In 1380 the abbot and convent received confirmation for the appropriation in mortmain of the church which was of their own advowson. (fn. 91) In 1415 they gave the advowson to the king, (fn. 92) reserving to themselves an annual pension of 20s., to be paid by future rectors. The following year Henry V granted the church to the Prior and convent of Newark, who continued to pay the pension to the Abbey of Chertsey until its dissolution. (fn. 93) In 1458 the endowment of a vicarage took place under the direction of Bishop Wayneflete, (fn. 94) and was ratified by the Prior and convent of Newark as rectors of Ewell.
After the Dissolution the advowson remained with the Crown (fn. 95) until 1702, when Queen Anne granted it to the Earl of Northampton in exchange for the advowson of the rectory of Shorncutt, co. Wilts, (fn. 96) the Crown reserving one turn. (fn. 97) In 1703 it was purchased by Barton Holliday, (fn. 98) and passed with his other estates to the Glyn family. (fn. 99)
Lady Dorothy Brownlow, of Belton, co. Lincs., gave a sum of money to be disposed of by Henry Compton, Bishop of London, for the benefit of this vicarage; with part he bought the tithes of the liberty of Kingswood, (fn. 100) with the remainder a small farm in Malden, the rents of which were appropriated to the same use. In 1843 the Malden Farm was exchanged for a house and land adjoining Ewell Church for the use of the vicar.
After the suppression of Newark Henry VIII granted to his new monastery of Bisham the 'tithes of the church of Ewell, one of the possessions of the late Abbey of Chertsey.' (fn. 101) But on the almost immediate suppression of that house also they reverted to the Crown. In 1558 Queen Mary granted the rectory to John Bishop of Winchester, (fn. 102) but he was deprived in 1559 and died in January 1560, and it reverted to the Crown. In 1560 Elizabeth granted the rectory and church to Thomas Reve and George Evelyn and their heirs, to be held in chief by the service of a fortieth part of a knight's fee. (fn. 103) These were probably trustees, for soon after Nicholas Saunders was seised of the rectory, from whom Sir William Gardiner purchased it, (fn. 104) and left it by will, proved 1622, to his son, (fn. 105) who was holding it in 1628. (fn. 106) A descendant of his of the same name sold it to Barton Holliday in 1691, (fn. 107) who conveyed it to Sir Richard Bulkeley, bart. (fn. 108) A few years after Sir W. Lewen bought it, and in 1722 devised it to his nephew George, whose daughter and sole heir married, in 1736, Sir Richard Glyn of London, (fn. 109) and with her it passed to the Glyn family, with whom it still remains.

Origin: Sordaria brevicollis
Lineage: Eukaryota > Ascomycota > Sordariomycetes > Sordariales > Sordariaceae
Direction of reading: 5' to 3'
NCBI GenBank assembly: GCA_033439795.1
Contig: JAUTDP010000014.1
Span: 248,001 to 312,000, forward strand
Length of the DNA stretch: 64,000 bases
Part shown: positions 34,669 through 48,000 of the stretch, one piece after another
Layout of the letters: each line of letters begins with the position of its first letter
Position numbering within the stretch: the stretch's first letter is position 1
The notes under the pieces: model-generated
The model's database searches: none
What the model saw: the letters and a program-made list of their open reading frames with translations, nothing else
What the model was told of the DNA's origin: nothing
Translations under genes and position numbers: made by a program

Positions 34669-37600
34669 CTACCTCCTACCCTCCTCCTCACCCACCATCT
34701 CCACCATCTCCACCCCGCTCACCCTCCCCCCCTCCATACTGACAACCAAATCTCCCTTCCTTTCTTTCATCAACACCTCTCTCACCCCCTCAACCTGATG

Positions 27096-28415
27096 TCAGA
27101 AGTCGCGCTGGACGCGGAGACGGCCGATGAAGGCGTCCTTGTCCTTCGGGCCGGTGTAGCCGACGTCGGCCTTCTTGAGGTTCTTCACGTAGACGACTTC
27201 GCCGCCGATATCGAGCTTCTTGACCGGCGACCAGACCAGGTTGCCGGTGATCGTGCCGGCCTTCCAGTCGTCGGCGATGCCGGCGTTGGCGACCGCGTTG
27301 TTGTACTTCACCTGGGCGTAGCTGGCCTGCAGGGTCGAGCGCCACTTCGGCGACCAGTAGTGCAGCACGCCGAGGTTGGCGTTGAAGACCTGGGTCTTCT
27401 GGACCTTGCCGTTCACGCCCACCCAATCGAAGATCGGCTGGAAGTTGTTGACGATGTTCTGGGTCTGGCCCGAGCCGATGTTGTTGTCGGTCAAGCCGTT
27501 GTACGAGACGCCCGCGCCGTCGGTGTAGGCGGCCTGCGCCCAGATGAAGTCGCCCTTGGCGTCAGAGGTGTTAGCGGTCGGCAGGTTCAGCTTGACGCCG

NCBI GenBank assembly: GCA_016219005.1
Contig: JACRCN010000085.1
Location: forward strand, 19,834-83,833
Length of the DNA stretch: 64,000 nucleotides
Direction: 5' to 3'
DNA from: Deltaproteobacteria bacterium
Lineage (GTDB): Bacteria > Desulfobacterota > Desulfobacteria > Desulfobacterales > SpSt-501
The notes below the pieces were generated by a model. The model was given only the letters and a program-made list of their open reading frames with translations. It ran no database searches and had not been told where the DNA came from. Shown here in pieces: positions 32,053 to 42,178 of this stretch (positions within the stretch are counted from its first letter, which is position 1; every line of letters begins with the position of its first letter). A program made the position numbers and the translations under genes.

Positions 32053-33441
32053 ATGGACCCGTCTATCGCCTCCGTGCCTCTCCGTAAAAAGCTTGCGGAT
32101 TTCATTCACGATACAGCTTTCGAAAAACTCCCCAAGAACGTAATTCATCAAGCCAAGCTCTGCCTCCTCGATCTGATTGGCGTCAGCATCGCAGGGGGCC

When the rectory was granted to Thomas Reve and George Evelyn in 1560, the sum of £11 was reserved out of the profits, to be annually paid to the vicar. (fn. 110) The vicarage fell very low after that time, for we have the humble petition of the inhabitants and parishioners of Ewell for the 'relief of the most miserable state of their poor vicarage'—the vicar was Richard Williamson, (fn. 111) who held the living from April 1584 to April 1589.
There was a chapel in the far-removed hamlet of Kingswood, which had existed long before the middle of the 15th century; for when the vicarage of Ewell was endowed in 1458, it is mentioned as of long standing. It was then stipulated that the vicar should not be obliged to minister to the hamlet of Kingswood or to celebrate Mass in the chapel there; that when any of the Sacraments of the Church were to be administered to the people of that place, the rectors (Prior and convent of Newark) should provide a priest for the purpose; and in case of the death of any inhabitant of Kingswood and his removal to Ewell for burial, the vicar should meet the body at Provost's Cross, on the south side of Ewell, which had been the custom from ancient time. (fn. 112) The subsequent history of this chapel remains obscure.
In 1725 Mr. David White left money for educating poor children. There was no school at Ewell, and the bequest led to protracted Chancery suits, with no benefit to the parish till 1816, when Mr. Bromfield's bequest had also became available for a school.
Mr. Bromfield, by will of 1773, left £350 for the vicar of Ewell, or, if he did not preach on Sundays at evensong, for the poor not receiving parish relief, and five shares in the Sun Fire Office for six poor widows and the education of ten poor children.
Bromfield's charity is, according to a scheme sanctioned by the Charity Commissioners, 3 January 1905, divided between a payment made to the vicar, educational purposes, and poor relief. Under the second head prizes and exhibitions for the higher education of scholars are given, and a balance is held over to provide against possible demands under the Act of 1902. White's bequest is now held in reserve for the same contingency. Chamber Mead was sold in 1883, and the price invested in consols, the income being applied in relief of the poor rate. Parish Close, awarded to the parish under the Inclosure Act of 1801, was exchanged in 1885 for a field at Beggar's Hill, which is let in allotments, the rent, £8, being also used for the relief of the poor rate. The total of the charities amounts to over £300 a year, given in bread, clothing, and school scholarships and prizes.